Consultant hired by neighbors recommends halting James Island development
JAMES ISLAND, S.C. (WCSC) - A new report by a Utah-based hydrology consultant suggests that city and county officials take a second look at recent development projects in the Central Park area of James Island.
Frustrated neighbors, with the help of several groups, hired Dr. Steven Emerman to look at potential impacts of the Central Park and Riverland Oak developments.
They have been worried about the potential flooding these projects could cause.
Based on his findings, Emerman says the stormwater infrastructure system in the area is in poor condition and officials need to fix it first before thinking about new development.
“Really what I was asking is whether the city of Charleston’s storm-water manuals are consistent with new proposed developments, and my answer was no they’re not,” Emerman said.
Emerman said he ended up taking a look at the history of flooding events in the area of these developments over the last five years. His analysis suggests that the probability of flooding is already 100% for 24-hour storms with a return period greater than only 4.9 years. His full report can be found here.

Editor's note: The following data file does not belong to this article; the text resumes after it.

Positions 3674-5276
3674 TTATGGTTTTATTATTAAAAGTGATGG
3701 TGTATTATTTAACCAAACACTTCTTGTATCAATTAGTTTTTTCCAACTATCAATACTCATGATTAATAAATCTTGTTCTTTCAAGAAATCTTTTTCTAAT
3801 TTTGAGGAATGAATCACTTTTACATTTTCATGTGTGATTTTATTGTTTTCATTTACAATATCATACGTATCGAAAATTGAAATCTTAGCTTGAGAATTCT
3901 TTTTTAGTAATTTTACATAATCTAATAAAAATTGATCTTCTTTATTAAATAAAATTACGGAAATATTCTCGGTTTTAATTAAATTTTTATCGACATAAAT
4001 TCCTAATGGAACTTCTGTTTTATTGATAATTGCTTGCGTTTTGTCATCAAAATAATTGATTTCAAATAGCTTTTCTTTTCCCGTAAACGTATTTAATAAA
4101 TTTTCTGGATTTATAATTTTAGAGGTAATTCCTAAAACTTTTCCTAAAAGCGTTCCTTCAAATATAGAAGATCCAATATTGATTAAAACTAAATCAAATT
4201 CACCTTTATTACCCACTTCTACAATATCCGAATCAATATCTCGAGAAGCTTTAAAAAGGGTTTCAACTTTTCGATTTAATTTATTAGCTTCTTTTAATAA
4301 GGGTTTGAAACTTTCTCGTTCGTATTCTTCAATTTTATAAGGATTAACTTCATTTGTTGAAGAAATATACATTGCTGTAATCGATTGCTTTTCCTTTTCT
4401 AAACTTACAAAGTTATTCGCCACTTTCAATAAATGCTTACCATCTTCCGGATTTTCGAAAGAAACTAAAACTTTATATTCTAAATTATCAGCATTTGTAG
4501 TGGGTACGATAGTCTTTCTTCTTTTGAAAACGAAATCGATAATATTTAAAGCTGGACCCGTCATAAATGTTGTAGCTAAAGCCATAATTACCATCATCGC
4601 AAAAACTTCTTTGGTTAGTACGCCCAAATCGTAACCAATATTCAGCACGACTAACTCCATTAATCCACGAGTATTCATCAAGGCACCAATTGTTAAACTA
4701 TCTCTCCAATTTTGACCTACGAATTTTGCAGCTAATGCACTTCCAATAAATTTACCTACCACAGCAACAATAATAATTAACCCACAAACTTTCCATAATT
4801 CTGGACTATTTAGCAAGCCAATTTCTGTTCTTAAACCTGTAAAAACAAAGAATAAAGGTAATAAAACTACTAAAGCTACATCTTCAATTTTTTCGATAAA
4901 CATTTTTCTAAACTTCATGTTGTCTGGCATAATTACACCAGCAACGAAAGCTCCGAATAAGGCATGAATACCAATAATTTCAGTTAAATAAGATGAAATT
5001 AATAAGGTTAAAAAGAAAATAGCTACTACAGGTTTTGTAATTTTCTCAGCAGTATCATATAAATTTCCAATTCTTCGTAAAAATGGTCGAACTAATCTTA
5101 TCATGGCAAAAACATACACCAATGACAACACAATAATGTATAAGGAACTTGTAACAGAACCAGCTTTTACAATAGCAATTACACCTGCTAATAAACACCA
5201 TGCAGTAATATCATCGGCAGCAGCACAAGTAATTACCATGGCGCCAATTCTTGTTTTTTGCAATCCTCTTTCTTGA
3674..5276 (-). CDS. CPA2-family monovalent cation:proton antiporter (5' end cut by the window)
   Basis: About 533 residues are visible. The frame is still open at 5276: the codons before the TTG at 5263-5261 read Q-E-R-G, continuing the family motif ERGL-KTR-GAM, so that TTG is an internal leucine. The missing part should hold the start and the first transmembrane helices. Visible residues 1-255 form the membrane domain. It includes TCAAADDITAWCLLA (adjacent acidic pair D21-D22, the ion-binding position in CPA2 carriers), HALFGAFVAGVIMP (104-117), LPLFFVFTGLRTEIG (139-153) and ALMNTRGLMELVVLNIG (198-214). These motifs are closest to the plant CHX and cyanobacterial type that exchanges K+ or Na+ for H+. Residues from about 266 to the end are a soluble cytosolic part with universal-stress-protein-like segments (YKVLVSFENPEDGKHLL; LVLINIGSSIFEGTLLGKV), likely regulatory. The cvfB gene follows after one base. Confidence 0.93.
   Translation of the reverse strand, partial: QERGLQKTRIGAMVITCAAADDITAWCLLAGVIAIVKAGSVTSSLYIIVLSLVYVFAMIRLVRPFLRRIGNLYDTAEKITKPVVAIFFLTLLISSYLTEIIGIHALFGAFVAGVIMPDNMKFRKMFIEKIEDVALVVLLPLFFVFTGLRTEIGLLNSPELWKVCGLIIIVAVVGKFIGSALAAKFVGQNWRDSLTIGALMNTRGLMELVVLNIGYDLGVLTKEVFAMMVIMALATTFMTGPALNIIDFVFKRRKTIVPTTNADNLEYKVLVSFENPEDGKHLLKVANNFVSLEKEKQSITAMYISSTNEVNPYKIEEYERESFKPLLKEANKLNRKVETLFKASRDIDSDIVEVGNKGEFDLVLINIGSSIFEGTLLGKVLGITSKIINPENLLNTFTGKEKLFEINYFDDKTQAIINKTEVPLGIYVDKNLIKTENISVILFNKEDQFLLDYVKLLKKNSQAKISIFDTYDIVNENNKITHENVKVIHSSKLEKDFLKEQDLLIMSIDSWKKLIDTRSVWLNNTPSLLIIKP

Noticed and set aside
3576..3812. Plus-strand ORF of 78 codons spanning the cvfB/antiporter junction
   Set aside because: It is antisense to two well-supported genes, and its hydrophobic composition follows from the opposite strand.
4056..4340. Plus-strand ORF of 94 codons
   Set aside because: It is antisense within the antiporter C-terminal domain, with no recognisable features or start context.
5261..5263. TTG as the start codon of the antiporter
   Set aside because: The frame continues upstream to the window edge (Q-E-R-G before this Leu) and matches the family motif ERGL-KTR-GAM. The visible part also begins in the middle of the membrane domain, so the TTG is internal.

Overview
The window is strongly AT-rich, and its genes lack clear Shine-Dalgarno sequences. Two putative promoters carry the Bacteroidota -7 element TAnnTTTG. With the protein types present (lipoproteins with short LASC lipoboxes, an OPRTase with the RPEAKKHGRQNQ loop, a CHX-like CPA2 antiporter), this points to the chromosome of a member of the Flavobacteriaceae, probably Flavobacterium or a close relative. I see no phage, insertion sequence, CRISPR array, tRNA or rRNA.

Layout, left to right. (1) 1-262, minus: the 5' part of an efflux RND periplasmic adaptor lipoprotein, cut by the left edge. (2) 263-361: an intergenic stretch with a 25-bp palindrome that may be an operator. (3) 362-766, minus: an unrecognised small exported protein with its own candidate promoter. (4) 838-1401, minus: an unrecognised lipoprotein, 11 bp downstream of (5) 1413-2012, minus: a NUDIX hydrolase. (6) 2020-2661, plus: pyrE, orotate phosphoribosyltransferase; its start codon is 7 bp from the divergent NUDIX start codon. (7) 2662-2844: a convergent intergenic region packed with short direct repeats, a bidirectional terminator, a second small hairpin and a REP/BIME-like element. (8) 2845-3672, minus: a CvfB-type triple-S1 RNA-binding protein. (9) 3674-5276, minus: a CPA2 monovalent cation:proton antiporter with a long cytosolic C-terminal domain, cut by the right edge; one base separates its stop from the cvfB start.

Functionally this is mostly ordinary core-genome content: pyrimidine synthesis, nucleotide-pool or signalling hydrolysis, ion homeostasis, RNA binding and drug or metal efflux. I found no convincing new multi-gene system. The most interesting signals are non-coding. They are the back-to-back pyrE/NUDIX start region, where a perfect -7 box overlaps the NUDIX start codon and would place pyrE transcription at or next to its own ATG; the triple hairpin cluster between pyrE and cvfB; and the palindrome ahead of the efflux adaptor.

The city of Charleston has been working with the county on a drainage study of the Central Park/Wambaw Creek Area, which is expected to be completed by 2021. Emerman recommends that they wait for the study to be completed and evaluate and implement the recommendations that follow.
“I say first we understand the current drainage infrastructure, then we try to improve it,” Emerman said. “If that works, great. Then we can start talking about new developments.”
For years, neighbors say they have been worried about flooding in their neighborhoods as a result of poor drainage infrastructure and new development.
Frances Henty was one of the James Island residents who took part in hiring Emerman.
“I think it’s time for all the governments to come together and say, ‘Look, here this area has been neglected and moving forward we’re going to make wise choices for our tax payers,‘” she said.
Director of Stormwater Management Matt Fountain said the city is aware of the issues in that area and agree it is a problem.
He said they are working with AECOM, the city’s hired program management consultant to develop projects to improve flooding.
In the meantime, they are continuing to permit development, but he said the development has to comply with stormwater regulations that are currently in place. He added that they have applied all restrictions that they could within the storm-water manual, because of the flooding issue.
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